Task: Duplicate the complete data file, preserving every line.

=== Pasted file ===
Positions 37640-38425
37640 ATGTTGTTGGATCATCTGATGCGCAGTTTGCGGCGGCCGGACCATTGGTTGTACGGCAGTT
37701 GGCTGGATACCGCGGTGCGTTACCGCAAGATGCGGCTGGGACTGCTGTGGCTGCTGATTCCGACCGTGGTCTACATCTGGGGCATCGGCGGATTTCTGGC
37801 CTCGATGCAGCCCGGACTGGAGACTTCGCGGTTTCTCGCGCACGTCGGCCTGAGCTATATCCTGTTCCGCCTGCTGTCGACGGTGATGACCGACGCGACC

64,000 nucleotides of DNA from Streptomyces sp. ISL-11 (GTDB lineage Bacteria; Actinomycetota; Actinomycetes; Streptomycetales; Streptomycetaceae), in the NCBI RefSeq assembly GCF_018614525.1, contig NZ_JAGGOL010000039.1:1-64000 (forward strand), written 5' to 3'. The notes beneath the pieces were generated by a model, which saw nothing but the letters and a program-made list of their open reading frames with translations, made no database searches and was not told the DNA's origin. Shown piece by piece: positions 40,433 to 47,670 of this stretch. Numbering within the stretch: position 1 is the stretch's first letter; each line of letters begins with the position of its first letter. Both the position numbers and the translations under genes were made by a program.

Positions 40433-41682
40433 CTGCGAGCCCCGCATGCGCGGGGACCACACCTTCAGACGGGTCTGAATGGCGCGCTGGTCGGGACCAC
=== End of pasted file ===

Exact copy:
Positions 37640-38425
37640 ATGTTGTTGGATCATCTGATGCGCAGTTTGCGGCGGCCGGACCATTGGTTGTACGGCAGTT
37701 GGCTGGATACCGCGGTGCGTTACCGCAAGATGCGGCTGGGACTGCTGTGGCTGCTGATTCCGACCGTGGTCTACATCTGGGGCATCGGCGGATTTCTGGC
37801 CTCGATGCAGCCCGGACTGGAGACTTCGCGGTTTCTCGCGCACGTCGGCCTGAGCTATATCCTGTTCCGCCTGCTGTCGACGGTGATGACCGACGCGACC

64,000 nucleotides of DNA from Streptomyces sp. ISL-11 (GTDB lineage Bacteria; Actinomycetota; Actinomycetes; Streptomycetales; Streptomycetaceae), in the NCBI RefSeq assembly GCF_018614525.1, contig NZ_JAGGOL010000039.1:1-64000 (forward strand), written 5' to 3'. The notes beneath the pieces were generated by a model, which saw nothing but the letters and a program-made list of their open reading frames with translations, made no database searches and was not told the DNA's origin. Shown piece by piece: positions 40,433 to 47,670 of this stretch. Numbering within the stretch: position 1 is the stretch's first letter; each line of letters begins with the position of its first letter. Both the position numbers and the translations under genes were made by a program.

Positions 40433-41682
40433 CTGCGAGCCCCGCATGCGCGGGGACCACACCTTCAGACGGGTCTGAATGGCGCGCTGGTCGGGACCAC